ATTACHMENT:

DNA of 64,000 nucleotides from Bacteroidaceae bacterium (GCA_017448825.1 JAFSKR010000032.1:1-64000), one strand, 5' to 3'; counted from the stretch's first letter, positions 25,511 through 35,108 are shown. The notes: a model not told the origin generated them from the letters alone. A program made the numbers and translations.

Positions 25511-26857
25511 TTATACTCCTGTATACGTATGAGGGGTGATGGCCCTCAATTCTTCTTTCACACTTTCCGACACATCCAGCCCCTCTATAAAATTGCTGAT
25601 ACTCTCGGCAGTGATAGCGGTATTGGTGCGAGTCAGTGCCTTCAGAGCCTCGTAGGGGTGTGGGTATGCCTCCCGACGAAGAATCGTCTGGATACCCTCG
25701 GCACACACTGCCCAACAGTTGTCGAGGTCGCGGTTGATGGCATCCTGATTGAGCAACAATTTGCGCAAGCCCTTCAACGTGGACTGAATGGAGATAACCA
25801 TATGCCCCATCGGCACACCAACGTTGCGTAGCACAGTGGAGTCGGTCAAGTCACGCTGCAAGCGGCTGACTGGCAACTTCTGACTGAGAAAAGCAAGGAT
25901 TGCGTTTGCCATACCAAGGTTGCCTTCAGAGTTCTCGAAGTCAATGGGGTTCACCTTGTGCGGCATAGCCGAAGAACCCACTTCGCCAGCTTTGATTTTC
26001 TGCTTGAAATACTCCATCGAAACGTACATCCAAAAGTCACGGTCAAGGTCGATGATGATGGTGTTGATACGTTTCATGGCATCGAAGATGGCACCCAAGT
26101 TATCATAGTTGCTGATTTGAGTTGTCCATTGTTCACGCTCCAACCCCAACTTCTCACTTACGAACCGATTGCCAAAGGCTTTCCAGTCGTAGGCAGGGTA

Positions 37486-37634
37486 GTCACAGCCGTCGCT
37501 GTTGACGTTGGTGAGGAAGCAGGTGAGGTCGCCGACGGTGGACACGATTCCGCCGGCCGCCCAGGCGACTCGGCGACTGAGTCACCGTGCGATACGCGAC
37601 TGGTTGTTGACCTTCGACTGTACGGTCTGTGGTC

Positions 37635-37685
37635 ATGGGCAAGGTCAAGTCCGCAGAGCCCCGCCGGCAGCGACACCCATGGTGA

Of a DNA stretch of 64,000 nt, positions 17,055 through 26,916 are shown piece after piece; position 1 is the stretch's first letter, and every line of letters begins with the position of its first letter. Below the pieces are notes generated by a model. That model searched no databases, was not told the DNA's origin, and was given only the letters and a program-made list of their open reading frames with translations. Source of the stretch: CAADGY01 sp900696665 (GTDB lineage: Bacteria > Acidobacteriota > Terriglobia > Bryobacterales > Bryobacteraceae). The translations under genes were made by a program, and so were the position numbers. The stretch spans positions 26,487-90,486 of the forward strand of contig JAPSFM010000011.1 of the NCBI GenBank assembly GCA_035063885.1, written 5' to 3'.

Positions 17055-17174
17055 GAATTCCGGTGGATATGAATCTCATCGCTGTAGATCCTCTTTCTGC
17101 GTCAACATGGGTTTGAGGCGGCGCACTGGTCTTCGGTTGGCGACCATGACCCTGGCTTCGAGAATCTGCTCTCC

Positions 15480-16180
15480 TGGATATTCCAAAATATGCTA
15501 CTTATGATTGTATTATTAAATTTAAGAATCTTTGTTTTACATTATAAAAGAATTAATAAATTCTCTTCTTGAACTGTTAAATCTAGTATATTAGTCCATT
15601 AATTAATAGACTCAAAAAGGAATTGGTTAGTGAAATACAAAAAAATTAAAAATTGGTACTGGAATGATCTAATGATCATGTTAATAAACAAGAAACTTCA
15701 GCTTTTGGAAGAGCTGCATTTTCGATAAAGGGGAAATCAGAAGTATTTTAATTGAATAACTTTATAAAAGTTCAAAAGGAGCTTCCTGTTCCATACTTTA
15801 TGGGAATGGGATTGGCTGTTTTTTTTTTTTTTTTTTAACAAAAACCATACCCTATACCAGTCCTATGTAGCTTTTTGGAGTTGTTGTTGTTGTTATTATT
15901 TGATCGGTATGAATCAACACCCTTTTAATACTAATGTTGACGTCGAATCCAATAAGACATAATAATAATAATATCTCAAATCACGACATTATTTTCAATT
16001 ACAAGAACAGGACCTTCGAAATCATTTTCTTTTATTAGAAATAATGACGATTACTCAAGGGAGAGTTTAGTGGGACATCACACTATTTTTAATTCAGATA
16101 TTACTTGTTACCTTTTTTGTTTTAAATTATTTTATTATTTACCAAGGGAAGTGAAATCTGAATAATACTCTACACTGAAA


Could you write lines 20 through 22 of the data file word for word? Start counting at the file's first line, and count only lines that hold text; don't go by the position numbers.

Positions 15480-16180
15480 TGGATATTCCAAAATATGCTA
15501 CTTATGATTGTATTATTAAATTTAAGAATCTTTGTTTTACATTATAAAAGAATTAATAAATTCTCTTCTTGAACTGTTAAATCTAGTATATTAGTCCATT